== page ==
We’ve talked briefly about why running an experiment is important for determining causality, but there’s more to be said about the value of running experiments.
Studies continuously find that the vast majority of products do not move metrics positively, and often move them negatively. This is true even when investing heavily in UX research, prototyping and design.
In a 2021 paper, researchers analyzed data from over 35,000 startups and found that companies that use A/B testing outperform their peers who do not.
Many companies report that most product feature launches do not deliver the results teams are expecting. In a paper from 2009, Microsoft shared that they came from a culture that discredited the need for experimentation and statistical tests. They found that “only about ⅓ of ideas improve the metrics they were designed to improve”.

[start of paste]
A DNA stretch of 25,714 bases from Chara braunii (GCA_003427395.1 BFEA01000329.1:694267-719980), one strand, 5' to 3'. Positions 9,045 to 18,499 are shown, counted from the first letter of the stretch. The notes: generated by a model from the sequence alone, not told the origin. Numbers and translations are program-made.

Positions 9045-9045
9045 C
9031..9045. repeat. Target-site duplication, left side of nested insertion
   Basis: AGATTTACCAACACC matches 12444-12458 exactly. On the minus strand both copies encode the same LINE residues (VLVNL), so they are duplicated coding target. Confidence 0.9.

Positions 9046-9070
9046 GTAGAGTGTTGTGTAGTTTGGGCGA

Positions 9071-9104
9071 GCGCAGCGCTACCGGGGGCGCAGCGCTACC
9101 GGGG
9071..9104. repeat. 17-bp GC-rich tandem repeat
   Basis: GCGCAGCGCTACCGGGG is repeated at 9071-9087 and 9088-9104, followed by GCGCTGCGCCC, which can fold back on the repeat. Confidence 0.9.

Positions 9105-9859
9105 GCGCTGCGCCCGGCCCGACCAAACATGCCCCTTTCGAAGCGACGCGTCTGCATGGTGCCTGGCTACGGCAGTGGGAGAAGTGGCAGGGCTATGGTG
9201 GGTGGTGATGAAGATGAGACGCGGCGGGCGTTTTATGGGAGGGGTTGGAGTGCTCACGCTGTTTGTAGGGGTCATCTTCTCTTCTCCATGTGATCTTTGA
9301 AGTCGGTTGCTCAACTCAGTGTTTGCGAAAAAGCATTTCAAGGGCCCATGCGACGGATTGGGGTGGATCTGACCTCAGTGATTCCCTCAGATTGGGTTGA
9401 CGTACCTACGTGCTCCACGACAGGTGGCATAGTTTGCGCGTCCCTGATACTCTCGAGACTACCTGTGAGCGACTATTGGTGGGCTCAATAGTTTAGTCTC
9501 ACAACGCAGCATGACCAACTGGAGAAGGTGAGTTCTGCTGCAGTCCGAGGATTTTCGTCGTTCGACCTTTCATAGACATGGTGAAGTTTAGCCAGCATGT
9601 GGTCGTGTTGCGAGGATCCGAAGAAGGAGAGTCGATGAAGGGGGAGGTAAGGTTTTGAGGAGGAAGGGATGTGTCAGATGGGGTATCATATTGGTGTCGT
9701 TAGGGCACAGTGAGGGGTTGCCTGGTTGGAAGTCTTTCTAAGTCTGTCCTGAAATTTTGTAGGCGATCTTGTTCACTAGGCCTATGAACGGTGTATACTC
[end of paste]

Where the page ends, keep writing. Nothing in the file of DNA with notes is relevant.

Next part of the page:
Building an experimentation culture is a great way to introduce broader data culture within an organization. When senior leadership can see the immediate impact of the product features on important measures like revenue and retention, you can start to affect company culture by showing the value of data-driven decision-making.
It comes as no surprise that leading organizations value experimentation. In a white paper by Heap Analytics, researchers found that those organizations that used data to challenge assumptions and celebrated learnings from experimentations were several times more likely to be leading organizations that generated more revenue than those that did not.
In short, there is no better method for testing ideas to identify which result in demonstrable business outcomes than experimentation and this guide to experimentation will help explain how you can bring experimentation to your organization through a simple framework.
Building the Modern Experimentation Stack
The Warehouse-Native Experimentation Workflow
How to Set Up an Experiment in Eppo